Cooperate with the court as well. If your custody or visitation order is modified and you would like to return to your prior arrangement, you will need to prove to the court that it is in your child’s best interest. In some situations, the court may order an in-home evaluation to ensure that you are providing a safe and health environment for your children. It is important to attend court and follow the orders entered by the judge.

Chicago Child Custody Attorneys

If your family is invovled in a DCFS case, contact a skilled Chicago family attorney at Anderson & Associates, P.C. to discuss the impact it can have on your child and your child custody case. You can reach us at 312-345-9999 and at one of our five convenient office locations in downtown Chicago, Schaumburg, Wheaton, Orland Park, or Northbrook. Our firm will work to advocate for you when working with the Department of Children and Family Services.

 

Heavy Social Media Use Linked to Divorce Rates

April 14th, 2015 at 6:30 pm

social media, divorce rate, Illinois divorce lawyerCould your constant Facebook posting, Twitter use, and other social media posting be cause for concern in your marriage? A new study says it can and shows a correlation between social media use and divorce. The cause for divorce is not the use of social media, but rather those who use social media more than those who do not are more likely to get a divorce.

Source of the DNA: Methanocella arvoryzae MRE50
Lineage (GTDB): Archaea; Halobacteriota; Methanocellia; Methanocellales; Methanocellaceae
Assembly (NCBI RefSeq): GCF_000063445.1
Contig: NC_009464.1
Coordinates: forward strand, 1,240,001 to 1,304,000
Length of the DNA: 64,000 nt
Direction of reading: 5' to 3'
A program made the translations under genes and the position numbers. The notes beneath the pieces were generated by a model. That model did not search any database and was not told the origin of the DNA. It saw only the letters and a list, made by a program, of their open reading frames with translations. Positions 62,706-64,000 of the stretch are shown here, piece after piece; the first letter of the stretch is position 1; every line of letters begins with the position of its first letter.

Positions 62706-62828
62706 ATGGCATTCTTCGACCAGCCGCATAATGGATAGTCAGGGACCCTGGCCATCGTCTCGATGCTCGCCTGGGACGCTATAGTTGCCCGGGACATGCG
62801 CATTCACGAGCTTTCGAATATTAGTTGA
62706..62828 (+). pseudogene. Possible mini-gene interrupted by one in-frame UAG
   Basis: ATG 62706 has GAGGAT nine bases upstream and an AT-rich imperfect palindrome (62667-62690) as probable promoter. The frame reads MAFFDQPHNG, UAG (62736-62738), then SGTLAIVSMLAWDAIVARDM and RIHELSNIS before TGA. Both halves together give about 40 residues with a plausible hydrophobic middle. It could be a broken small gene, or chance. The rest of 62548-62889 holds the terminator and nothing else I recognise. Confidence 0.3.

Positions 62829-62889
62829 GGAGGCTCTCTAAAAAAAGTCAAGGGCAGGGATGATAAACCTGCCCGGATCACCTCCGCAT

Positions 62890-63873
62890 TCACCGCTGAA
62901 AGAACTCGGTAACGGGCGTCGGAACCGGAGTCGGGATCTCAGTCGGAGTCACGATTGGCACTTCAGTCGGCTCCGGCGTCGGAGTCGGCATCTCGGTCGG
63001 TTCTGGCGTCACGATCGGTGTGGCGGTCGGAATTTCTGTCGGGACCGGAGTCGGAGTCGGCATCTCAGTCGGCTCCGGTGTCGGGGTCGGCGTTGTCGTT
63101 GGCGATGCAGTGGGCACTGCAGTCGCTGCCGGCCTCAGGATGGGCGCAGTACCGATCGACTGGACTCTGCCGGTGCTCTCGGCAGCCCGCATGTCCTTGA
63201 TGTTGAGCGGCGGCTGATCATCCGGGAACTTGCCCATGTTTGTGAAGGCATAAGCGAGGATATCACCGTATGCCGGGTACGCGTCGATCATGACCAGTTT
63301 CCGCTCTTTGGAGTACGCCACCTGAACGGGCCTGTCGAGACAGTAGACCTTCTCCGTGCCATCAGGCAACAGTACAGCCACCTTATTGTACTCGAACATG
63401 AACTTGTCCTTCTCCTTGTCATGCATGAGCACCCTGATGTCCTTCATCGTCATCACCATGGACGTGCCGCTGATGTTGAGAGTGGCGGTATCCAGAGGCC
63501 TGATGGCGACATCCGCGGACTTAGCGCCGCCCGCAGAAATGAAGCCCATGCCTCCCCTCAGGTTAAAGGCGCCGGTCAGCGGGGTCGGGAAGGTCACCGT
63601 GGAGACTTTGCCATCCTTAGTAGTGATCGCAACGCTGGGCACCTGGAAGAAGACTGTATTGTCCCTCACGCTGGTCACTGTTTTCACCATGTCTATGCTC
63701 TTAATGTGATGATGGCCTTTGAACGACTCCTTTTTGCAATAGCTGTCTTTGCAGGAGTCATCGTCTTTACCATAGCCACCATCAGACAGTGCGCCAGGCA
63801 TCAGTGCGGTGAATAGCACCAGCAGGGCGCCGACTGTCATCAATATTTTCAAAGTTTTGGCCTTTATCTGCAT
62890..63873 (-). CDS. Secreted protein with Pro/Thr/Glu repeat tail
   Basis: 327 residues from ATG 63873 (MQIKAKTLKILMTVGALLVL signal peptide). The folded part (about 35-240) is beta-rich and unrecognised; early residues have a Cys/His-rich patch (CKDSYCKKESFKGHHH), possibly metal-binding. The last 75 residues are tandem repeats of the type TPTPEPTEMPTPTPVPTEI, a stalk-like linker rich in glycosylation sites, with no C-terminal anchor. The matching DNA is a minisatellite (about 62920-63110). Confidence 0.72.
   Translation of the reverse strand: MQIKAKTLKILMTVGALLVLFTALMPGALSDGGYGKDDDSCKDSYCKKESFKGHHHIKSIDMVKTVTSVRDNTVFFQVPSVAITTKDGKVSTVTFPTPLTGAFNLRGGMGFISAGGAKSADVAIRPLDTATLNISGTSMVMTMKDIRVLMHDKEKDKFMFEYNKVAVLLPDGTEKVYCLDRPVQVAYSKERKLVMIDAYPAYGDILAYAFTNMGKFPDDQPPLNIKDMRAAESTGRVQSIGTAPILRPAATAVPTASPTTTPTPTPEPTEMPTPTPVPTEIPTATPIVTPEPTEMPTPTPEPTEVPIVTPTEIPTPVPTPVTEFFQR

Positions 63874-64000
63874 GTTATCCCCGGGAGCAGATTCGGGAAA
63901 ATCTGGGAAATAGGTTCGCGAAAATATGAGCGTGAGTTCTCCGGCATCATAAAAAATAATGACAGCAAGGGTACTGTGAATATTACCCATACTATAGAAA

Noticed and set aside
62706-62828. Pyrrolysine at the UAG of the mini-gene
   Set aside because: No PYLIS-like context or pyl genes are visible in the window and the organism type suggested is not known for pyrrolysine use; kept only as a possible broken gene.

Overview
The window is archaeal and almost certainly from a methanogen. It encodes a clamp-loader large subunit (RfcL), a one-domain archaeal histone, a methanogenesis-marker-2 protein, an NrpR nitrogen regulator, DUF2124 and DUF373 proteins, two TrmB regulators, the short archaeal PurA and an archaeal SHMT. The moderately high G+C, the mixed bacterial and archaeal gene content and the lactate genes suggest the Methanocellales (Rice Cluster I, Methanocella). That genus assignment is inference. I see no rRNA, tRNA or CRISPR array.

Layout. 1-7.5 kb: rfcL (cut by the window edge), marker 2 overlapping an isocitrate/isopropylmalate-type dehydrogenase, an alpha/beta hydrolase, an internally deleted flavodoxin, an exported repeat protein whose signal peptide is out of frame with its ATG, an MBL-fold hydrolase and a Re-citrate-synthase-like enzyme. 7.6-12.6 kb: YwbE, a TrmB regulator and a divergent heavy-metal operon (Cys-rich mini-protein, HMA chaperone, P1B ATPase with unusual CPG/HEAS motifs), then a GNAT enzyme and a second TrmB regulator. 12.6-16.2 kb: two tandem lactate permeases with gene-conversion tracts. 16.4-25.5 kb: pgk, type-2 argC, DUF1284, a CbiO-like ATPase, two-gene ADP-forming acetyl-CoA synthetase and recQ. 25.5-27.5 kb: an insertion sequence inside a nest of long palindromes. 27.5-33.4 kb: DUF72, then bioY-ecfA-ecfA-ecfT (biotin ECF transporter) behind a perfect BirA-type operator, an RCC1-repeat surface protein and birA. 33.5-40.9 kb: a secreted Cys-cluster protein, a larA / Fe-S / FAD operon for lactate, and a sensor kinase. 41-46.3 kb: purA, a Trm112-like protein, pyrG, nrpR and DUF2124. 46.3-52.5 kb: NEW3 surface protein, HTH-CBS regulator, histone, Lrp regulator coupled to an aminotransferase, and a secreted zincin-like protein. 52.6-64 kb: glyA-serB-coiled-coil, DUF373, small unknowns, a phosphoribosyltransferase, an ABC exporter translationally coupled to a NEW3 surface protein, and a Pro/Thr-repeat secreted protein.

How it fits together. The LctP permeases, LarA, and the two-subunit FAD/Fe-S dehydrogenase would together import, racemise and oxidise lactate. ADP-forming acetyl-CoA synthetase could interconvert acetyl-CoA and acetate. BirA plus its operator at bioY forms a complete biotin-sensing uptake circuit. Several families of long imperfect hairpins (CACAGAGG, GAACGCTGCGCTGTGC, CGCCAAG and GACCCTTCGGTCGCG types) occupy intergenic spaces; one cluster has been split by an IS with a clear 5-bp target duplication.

The researchers compared data collected about married couples from 2008 through 2010 with data from a 2011 study of married couples. The growth of Facebook and other social media sites were found to be correlated to the rise in divorce rates during the same time periods.

According to Boston University’s director of the Division of Emerging Media Studies, James E. Katz, “the apparent association between the use of Facebook and other social networking sites and divorce and marital unhappiness in the United States raises troubling questions not only about how we use these tools, but how their use affects marriage.”

Stopping the Social Media Use Conflict

When it comes to social media use and marriage, if someone is unhappy in their marriage, it is easy to see why they may turn to social media and become immersed in social media. They make connections on Facebook, Twitter, or other social media sites. The friends they have on those sites are supportive and listen. They can give encouragement and lend a virtual shoulder to cry on.